1930’s Havasupai Basket


Item Number: DR 444
Tribal Affiliation: Havasupai
Artist: Unknown
Medium: Willow, vegetal dyes
Age: Circa 1930s
Dimensions: 4” x 7” round


SKU: DR 444 Categories: ,


Baskets were the Havasupai’s most important domestic utensil. They made baskets of every shape imaginable. Because of their isolation of living on the floor of the Grand Canyon, they continued to make traditional baskets into the 1930s without outside influence. The arrival of tourists and their eagerness to return home with something from their travels had a large influence on the market of native baskets and other trade goods.

This is a beautiful example of a well-woven basket in the shape of a bowl. The absence of black material (devil’s claw) at the start of the basket or around the rim of this bowl confirms this is Havasupai basket instead of an Apache basket.  It is 4” x 7” in size – a nice utilitarian size. The design is still slightly visible and the basket is in remarkably good condition considering its age.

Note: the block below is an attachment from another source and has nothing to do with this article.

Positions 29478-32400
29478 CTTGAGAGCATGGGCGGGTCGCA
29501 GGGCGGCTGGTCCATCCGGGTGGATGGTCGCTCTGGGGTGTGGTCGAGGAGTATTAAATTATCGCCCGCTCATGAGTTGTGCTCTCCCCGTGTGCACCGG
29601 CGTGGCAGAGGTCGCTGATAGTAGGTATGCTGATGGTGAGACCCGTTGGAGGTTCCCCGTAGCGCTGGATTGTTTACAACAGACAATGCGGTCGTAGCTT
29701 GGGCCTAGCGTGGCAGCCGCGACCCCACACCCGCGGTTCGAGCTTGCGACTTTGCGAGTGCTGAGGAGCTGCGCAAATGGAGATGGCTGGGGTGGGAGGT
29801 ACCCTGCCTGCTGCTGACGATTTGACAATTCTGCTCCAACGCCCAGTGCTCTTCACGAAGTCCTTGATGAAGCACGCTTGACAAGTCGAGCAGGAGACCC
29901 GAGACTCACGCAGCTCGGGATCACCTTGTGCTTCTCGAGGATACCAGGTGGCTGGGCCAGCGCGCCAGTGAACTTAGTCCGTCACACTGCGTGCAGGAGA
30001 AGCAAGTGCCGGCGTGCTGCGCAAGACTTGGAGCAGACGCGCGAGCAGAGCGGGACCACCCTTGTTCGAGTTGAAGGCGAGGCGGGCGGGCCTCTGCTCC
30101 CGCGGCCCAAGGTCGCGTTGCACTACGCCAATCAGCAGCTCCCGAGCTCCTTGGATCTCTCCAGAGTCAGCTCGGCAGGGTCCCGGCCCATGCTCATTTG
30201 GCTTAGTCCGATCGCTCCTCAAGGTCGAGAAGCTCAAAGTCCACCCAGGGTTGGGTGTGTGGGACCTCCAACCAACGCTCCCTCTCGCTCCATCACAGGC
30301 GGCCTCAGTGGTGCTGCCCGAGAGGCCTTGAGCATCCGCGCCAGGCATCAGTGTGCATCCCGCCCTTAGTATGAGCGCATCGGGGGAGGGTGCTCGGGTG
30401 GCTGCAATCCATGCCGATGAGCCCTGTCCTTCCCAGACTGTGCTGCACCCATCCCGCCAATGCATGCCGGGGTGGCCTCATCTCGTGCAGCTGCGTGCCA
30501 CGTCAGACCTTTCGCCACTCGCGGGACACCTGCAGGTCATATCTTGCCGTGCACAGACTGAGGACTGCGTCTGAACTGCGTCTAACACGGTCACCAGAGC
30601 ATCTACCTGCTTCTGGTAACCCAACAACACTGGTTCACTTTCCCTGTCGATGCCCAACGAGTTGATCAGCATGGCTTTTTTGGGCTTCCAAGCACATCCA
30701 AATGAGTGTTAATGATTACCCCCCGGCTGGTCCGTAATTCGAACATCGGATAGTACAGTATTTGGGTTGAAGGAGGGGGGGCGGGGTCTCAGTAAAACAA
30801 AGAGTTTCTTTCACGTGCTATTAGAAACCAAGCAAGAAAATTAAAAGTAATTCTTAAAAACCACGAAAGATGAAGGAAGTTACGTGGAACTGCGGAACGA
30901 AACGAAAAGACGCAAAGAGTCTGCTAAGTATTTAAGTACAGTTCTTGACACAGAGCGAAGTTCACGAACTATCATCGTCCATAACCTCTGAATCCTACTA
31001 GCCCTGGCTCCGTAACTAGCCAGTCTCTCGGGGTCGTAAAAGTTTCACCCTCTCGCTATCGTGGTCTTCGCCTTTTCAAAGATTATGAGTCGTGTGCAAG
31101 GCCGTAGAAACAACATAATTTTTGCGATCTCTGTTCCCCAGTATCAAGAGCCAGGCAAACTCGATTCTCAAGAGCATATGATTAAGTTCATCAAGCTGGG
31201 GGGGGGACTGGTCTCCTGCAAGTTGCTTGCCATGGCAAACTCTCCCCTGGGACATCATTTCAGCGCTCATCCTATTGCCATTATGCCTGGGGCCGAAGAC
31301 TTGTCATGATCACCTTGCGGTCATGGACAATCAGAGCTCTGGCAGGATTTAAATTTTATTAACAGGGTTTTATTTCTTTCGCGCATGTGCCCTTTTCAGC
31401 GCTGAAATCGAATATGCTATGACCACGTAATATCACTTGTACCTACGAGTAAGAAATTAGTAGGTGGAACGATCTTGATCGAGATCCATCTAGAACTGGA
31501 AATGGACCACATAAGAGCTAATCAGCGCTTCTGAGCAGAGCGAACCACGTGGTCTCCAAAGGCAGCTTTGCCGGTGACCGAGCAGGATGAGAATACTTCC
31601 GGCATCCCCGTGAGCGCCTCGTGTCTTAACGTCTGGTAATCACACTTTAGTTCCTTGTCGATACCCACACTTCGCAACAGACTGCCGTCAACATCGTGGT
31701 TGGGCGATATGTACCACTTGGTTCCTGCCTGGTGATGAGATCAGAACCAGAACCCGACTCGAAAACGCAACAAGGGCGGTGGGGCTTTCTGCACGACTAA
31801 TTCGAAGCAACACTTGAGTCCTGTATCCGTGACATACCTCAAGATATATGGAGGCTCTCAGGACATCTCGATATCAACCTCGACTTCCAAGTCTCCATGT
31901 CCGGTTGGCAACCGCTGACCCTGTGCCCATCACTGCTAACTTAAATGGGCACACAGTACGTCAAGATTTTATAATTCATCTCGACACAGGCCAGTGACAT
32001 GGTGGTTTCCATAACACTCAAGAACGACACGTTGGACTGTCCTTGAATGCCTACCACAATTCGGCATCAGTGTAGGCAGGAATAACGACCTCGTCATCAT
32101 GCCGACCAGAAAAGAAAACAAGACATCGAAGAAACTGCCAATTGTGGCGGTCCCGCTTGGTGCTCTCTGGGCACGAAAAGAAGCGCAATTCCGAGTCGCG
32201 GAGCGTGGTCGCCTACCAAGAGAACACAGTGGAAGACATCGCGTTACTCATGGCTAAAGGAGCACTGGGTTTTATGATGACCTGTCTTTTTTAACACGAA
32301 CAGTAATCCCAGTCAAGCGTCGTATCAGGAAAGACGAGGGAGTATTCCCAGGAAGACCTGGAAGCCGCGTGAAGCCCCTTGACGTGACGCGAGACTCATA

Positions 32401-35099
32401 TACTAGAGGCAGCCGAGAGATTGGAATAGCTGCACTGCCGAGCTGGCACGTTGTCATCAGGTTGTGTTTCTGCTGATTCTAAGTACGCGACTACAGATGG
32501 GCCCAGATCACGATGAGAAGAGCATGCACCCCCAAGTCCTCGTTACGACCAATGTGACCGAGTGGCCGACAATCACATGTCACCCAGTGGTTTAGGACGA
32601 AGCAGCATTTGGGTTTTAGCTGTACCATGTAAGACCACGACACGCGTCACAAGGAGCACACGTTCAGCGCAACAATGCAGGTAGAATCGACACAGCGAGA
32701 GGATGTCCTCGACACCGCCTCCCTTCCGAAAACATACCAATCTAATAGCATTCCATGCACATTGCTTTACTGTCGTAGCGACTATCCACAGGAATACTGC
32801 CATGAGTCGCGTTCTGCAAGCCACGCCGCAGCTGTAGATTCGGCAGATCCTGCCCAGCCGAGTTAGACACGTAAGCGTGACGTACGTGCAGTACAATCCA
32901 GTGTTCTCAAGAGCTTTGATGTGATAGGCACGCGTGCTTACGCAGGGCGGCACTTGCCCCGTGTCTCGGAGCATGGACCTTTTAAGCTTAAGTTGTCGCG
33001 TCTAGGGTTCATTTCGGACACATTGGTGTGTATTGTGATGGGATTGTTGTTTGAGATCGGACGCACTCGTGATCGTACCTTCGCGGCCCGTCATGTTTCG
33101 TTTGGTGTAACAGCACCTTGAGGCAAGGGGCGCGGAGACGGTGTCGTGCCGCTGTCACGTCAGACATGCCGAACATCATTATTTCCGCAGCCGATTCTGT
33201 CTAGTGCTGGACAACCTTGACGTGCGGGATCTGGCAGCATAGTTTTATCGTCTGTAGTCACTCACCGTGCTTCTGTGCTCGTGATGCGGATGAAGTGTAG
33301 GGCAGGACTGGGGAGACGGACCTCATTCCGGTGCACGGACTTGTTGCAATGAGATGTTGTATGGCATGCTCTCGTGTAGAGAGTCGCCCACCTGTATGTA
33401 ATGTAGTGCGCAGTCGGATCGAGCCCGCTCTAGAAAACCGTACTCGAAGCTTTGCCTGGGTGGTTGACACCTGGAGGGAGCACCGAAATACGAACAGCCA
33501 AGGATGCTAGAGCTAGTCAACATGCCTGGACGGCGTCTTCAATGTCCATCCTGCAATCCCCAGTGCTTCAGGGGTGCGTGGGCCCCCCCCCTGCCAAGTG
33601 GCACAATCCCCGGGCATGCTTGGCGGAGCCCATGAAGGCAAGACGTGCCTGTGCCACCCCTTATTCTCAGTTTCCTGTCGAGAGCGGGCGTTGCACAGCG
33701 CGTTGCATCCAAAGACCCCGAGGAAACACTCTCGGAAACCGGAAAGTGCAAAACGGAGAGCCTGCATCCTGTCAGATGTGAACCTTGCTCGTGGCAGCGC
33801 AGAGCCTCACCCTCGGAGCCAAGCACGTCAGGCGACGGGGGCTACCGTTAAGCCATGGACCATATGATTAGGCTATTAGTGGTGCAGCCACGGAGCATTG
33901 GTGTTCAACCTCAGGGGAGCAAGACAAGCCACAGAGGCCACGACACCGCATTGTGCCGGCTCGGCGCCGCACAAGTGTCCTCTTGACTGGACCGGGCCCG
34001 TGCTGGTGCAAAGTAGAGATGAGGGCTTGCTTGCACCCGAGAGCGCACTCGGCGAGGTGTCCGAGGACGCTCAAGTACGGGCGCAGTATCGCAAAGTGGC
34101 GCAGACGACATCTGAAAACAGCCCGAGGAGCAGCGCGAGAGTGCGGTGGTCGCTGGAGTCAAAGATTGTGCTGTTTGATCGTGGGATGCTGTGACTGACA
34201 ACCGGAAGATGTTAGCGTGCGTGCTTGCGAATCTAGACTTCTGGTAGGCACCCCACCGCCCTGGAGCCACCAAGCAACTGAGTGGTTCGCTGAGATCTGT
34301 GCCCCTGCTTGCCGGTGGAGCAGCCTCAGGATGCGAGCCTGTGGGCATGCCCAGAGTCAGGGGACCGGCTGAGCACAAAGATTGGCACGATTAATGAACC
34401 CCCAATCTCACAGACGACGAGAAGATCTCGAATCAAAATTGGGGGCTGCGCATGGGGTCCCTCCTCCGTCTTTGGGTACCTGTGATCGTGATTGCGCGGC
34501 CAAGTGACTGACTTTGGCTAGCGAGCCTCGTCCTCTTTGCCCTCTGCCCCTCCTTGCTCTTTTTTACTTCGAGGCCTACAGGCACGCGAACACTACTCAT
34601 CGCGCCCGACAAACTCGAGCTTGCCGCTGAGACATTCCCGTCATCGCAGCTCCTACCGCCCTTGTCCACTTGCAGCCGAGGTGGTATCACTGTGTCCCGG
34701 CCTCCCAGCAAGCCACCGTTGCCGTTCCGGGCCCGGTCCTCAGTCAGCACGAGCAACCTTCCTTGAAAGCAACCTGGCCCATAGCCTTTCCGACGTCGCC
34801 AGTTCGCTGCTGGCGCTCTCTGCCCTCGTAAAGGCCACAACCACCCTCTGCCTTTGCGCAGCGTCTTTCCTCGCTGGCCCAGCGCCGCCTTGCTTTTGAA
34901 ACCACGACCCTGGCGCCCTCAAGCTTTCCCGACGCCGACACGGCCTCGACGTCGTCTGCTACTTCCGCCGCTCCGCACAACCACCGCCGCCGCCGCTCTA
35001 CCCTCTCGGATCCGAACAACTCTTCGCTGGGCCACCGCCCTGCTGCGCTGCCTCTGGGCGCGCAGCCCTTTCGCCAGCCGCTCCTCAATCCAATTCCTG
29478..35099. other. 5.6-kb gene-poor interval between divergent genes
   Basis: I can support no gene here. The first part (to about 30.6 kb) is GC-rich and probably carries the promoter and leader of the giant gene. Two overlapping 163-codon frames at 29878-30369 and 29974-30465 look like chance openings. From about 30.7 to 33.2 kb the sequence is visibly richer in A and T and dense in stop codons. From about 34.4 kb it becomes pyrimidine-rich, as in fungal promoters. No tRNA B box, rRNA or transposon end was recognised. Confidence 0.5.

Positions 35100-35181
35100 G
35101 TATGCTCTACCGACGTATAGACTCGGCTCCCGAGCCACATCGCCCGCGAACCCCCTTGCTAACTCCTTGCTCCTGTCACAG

The ancestral homelands of the Havasupai people include the Grand Canyon bottomlands along the Colorado River in Arizona. Known for being the only permanent, continuous inhabitants of the Grand Canyon, the Havasupai have lived along the bottom lands of the Colorado River in the Grand Canyon for over 800 years.  The Havasupai call themselves “Havasu ‘Baaja”, which means “people of the blue-green water,” referring the pristine color of famed Havasu Falls and its surrounding pools and waterfalls.

Condition: Very Good – original condition – there is some fading of the red and green design colors and there is minimal stitch loss.
Provenance: Purchased from a private collector in Texas.